We Are Not Alone — Breaking Benjamin

Recommended by Rich Edmonds, staff reviewer

I've been a longtime fan of Breaking Benjamin, whom I discovered through Halo 2 when the band was featured with the track "Blow Me Away." If you're a fan of rock. and excellent, catchy tracks, you will love this album.

Relationship Of Command — At The Drive-In

Relationship Of Command — At The Drive-In

Recommended by Dan Thorp-Lancaster, staff writer

This week, I traveled back in time a bit and have been listening to one of my absolute favorite albums ever: Relationship Of Command by At The Drive-In. I didn't get into At The Drive-In until a few years after this album was released (age, and all that), but it's still hard to believe this thing is 17 years old.

'One Armed Scissor' is the obvious highlight track that many will remember from Relationship Of Command, but the whole album is a fantastic cacophony of energetic guitars, frenetic vocals, and, at times, beautiful moodiness. Relationship Of Command is widely regarded as At The Drive-In's peak, and the album still holds up great all these years later.

It's too bad the band broke up not long after the album was released, but they would go on to re-form and release new music much later, with an 11-track album called in•ter a•li•a in 2017.

Heaven Adores You Soundtrack — Elliott Smith

Heaven Adores You Soundtrack — Elliott Smith

Recommended by Al Sacco, managing editor

Elliott Smith is one of my all-time favorite musicians, and this compilation of rare tunes, remixes and live versions of his most popular songs, assembled for a documentary based on his life, is a perfect example of why.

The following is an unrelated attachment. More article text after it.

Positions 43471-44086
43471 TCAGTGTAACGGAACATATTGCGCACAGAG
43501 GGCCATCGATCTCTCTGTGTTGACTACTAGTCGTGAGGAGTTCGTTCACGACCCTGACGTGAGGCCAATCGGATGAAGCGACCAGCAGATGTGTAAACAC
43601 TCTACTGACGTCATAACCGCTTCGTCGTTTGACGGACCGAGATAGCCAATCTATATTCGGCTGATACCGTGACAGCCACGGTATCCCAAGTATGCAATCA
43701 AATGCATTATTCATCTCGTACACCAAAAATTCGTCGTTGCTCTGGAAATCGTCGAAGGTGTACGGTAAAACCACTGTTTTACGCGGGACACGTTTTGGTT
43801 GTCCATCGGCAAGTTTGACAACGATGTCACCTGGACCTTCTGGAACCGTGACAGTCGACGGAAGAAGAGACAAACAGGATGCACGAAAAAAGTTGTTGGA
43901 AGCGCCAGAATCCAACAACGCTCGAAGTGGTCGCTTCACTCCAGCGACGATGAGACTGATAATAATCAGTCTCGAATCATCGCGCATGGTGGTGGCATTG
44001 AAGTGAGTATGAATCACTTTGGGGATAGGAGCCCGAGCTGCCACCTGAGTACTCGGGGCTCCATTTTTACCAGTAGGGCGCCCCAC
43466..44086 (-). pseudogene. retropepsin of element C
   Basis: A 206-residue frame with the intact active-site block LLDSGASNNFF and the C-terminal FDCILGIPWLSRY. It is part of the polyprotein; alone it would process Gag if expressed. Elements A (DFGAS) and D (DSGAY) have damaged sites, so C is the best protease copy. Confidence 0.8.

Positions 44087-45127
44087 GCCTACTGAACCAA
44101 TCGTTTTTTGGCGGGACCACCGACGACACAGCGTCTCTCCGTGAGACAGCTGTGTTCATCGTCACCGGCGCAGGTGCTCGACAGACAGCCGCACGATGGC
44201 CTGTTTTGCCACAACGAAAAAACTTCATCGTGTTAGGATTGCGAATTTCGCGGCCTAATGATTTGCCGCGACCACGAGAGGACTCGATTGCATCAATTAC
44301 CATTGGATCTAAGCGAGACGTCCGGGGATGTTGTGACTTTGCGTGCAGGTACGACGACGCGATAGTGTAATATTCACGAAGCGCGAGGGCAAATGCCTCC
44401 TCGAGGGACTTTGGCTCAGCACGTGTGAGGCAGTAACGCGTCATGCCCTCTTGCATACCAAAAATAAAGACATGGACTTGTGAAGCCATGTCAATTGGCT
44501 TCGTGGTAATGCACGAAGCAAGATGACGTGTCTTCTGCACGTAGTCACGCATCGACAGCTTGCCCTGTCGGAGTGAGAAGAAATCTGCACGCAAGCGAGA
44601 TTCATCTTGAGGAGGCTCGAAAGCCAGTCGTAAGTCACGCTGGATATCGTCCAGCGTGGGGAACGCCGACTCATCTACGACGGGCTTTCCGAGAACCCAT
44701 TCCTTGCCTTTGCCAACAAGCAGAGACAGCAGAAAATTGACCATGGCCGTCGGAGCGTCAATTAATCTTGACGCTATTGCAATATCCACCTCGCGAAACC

Smith is most known for his two songs that appeared during heartfelt moments in the 1998 hit film Good Will Hunting. Other than that, he somewhat surprisingly stayed behind the scenes of popular music until his untimely death in 2003 at the age of 34.

Sometimes described as sounding like a mix of Paul Simon's voice and Bob Dylan's lyrics, Smith's often melancholy music embodies the U.S. Pacific Northwest in the '90s, and Portland, Ore., in particular, where he made his home.

Smith's music is perfect for a long car ride on a gloomy day, or in a coffee shop with a warm cup of Joe, where it's played to this day in countless cafes across America and beyond. If you're not familiar with his work, Heaven Adores You is a great place to start.

Introduce Yerself — Gord Downie

Introduce Yerself — Gord Downie

Recommended by Cale Hunt, staff writer

Finished just before his death in October 2017, Introduce Yerself is Canadian singer/songwriter Gord Downie's final solo album. Featuring 23 songs, each one is focused on a different important person he knew in his life.

You can't help feeling a bit of what he felt toward these people thanks to his always insightful lyrics, and it's overall quite an ethereal experience that's a real trip.

If you enjoy Downie's work, whether solo or with The Tragically Hip, you're probably going to enjoy this one, too.


Here are the books we're reading this week!

The Corrections — Jonathan Franzen

The Corrections — Jonathan Franzen

Recommended by Cale Hunt, staff writer

Franzen has a gift for capturing family life in his novels, and The Corrections is a perfect example of this skill.

It follows the Lambert family as it plans on meeting one last time for a classic Christmas dinner. Each family member's life is revealed as the novel progresses, and it becomes apparent why they're having so many problems in current life.

This is a story that no doubt echoes the issues that plenty of families in Western culture experience, and it is full of Franzen's masterful writing.

Your favorites?

What have you been watching, reading, and listening to this week? We want to know, so drop a comment and share your recommendations.

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If none of these recommendations strike your fancy, check out a list of all of our past recommendations. We promise you'll find something you'll like.